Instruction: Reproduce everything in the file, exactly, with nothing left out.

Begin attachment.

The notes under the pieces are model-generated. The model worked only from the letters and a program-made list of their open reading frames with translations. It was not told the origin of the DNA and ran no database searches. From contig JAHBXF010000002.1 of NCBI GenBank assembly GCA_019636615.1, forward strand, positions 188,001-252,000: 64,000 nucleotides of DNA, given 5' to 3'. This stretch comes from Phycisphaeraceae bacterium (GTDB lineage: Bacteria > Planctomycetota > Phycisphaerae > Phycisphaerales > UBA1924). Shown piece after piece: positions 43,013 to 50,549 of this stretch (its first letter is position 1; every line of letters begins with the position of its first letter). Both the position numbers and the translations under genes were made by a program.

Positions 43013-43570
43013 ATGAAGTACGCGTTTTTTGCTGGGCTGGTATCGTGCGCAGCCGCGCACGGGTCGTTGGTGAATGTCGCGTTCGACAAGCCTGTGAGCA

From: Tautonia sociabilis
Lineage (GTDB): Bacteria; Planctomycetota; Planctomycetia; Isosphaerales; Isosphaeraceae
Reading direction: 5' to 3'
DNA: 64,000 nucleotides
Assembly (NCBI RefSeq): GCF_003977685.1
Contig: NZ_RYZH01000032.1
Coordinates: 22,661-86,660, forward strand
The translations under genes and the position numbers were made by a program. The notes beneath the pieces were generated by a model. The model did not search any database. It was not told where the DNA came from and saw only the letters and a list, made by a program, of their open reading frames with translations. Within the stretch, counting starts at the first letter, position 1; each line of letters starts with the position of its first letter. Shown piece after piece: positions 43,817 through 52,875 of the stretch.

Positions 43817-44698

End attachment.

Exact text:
The notes under the pieces are model-generated. The model worked only from the letters and a program-made list of their open reading frames with translations. It was not told the origin of the DNA and ran no database searches. From contig JAHBXF010000002.1 of NCBI GenBank assembly GCA_019636615.1, forward strand, positions 188,001-252,000: 64,000 nucleotides of DNA, given 5' to 3'. This stretch comes from Phycisphaeraceae bacterium (GTDB lineage: Bacteria > Planctomycetota > Phycisphaerae > Phycisphaerales > UBA1924). Shown piece after piece: positions 43,013 to 50,549 of this stretch (its first letter is position 1; every line of letters begins with the position of its first letter). Both the position numbers and the translations under genes were made by a program.

Positions 43013-43570
43013 ATGAAGTACGCGTTTTTTGCTGGGCTGGTATCGTGCGCAGCCGCGCACGGGTCGTTGGTGAATGTCGCGTTCGACAAGCCTGTGAGCA

From: Tautonia sociabilis
Lineage (GTDB): Bacteria; Planctomycetota; Planctomycetia; Isosphaerales; Isosphaeraceae
Reading direction: 5' to 3'
DNA: 64,000 nucleotides
Assembly (NCBI RefSeq): GCF_003977685.1
Contig: NZ_RYZH01000032.1
Coordinates: 22,661-86,660, forward strand
The translations under genes and the position numbers were made by a program. The notes beneath the pieces were generated by a model. The model did not search any database. It was not told where the DNA came from and saw only the letters and a list, made by a program, of their open reading frames with translations. Within the stretch, counting starts at the first letter, position 1; each line of letters starts with the position of its first letter. Shown piece after piece: positions 43,817 through 52,875 of the stretch.

Positions 43817-44698